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Title: Development of silicon carbide monofilaments for the reinforcement of metal matrix composites
Author: Rix, Michael V.
ISNI:       0000 0004 7431 5283
Awarding Body: University of Surrey
Current Institution: University of Surrey
Date of Award: 2018
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Silicon carbide (SiC) monofilaments are high strength, continuous ceramic fibres produced through chemical vapour deposition (CVD) and used to reinforce metal matrix composites. Such composites have excellent mechanical properties. However, they are expensive to manufacture and the monofilaments must be highly reproducible to ensure reliability of the resulting composite. TISICS Ltd are the sole producers of the material outside of the United States of America and have recently developed two new monofilaments, SM3256 (140 μm diameter) and SM3240 (100 μm diameter) with enhanced mechanical properties and reduced cost of production. These monofilaments and composite panels have been evaluated through tensile testing. They have been found to be highly reproducible over three years of production with the monofilaments possessing an average tensile strength of 4.0±0.2 GPa with a Weibull modulus of 50±10. Recent advances in plasma focussed ion beam (PFIB) milling techniques and scanning transmission electron microscopy (STEM) have been exploited to produce specimens revealing the interior of the monofilaments with unparalleled detail and precision. Raman spectroscopy and Auger spectroscopy have been used to characterise the microstructure and composition of the monofilaments and inform their development. The process for depositing a protective coating on the monofilaments has been improved, resulting in a 17% decrease in the total cost of CVD feedstock chemicals required. Previously unobserved nanoscale voids in the tungsten filament substrate have been identified as a critical process variable potentially responsible for the narrow strength distribution of the monofilaments. Analysis of the monofilament microstructures has indicated the potential for increasing the production speed of SM3256. Experimental trials have resulted in up to 75% faster production however a resulting decrease in performance demonstrates that further work is necessary. This research has resulted in significant cost reductions and has improved the economic viability of the monofilaments. The demonstration of reproducibility of the material properties has contributed to ongoing qualification for their use in aerospace components. The potential for further fundamental improvements to the process has been identified.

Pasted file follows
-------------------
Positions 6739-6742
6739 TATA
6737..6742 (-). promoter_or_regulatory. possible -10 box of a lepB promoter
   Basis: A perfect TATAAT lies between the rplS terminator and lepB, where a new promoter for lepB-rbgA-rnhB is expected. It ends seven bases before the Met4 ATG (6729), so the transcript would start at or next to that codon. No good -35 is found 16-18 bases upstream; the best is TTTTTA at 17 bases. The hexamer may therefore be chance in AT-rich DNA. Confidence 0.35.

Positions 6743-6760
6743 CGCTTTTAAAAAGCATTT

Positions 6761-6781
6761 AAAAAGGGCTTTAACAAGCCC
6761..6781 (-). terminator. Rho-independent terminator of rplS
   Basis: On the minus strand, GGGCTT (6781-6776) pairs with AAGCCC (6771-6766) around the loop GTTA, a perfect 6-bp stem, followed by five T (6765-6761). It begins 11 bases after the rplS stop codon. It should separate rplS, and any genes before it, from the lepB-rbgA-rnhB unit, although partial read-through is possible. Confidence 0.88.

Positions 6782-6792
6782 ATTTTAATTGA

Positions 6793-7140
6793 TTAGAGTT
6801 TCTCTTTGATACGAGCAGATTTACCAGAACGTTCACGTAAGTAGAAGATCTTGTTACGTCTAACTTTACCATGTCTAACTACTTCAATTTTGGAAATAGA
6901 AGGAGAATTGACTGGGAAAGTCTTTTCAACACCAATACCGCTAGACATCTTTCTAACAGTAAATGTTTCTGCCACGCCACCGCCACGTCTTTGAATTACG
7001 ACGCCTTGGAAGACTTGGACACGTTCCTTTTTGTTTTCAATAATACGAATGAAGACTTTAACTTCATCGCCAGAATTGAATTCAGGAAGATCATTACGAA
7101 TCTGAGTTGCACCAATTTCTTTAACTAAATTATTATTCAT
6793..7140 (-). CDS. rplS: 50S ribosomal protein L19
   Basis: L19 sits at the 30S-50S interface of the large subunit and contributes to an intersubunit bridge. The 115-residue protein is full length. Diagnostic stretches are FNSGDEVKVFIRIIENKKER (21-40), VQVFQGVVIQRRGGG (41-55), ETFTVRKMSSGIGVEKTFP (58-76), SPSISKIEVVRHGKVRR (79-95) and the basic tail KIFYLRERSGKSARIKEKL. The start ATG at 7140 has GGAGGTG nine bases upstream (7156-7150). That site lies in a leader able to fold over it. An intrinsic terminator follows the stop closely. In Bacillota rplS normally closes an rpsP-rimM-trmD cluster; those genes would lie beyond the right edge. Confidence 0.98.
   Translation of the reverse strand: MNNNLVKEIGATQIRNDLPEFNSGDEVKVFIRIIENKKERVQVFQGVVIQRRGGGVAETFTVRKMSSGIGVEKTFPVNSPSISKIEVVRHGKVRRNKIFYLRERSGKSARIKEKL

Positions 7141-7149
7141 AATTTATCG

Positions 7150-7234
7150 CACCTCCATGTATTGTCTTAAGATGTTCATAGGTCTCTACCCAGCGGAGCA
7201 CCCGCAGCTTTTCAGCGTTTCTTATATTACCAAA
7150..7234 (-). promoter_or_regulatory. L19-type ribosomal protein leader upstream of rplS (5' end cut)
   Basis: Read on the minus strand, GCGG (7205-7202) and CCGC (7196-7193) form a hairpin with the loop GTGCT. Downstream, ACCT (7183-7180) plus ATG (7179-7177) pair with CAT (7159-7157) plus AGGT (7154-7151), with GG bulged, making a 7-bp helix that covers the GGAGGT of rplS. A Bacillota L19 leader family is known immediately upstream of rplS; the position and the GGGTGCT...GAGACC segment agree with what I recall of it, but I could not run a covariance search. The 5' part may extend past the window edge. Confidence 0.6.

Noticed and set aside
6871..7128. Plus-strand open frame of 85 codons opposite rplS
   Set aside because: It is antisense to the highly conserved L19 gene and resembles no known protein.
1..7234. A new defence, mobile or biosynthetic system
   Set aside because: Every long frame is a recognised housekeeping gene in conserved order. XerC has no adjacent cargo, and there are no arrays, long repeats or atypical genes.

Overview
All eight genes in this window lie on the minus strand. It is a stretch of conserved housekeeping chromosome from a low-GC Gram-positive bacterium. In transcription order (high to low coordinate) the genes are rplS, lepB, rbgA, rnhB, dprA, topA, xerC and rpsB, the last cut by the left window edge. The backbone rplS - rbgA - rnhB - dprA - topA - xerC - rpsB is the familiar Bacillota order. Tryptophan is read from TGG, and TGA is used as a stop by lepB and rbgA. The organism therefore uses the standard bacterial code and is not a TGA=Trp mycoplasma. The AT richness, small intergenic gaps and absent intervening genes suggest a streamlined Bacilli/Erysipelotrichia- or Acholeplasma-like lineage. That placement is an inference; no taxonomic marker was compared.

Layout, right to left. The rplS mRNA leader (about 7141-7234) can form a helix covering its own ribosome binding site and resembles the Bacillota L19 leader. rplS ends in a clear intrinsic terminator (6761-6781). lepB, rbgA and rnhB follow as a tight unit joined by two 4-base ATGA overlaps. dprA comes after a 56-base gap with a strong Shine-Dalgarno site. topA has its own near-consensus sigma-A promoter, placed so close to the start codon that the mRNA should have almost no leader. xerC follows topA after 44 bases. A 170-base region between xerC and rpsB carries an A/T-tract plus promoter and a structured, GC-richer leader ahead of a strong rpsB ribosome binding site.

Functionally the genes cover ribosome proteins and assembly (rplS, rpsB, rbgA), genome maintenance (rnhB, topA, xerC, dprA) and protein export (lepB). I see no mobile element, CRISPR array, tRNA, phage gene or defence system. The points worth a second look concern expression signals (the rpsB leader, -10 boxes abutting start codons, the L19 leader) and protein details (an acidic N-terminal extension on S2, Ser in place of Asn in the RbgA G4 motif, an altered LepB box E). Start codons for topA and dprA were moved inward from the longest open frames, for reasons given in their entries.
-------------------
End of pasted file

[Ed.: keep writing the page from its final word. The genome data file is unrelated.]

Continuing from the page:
Supervisor: Shatwell, Robert A. ; Durman, Ray P. ; Baker, Mark ; Whiting, Mark J. Sponsor: EPSRC
Qualification Name: Thesis (Eng.D.) Qualification Level: Doctoral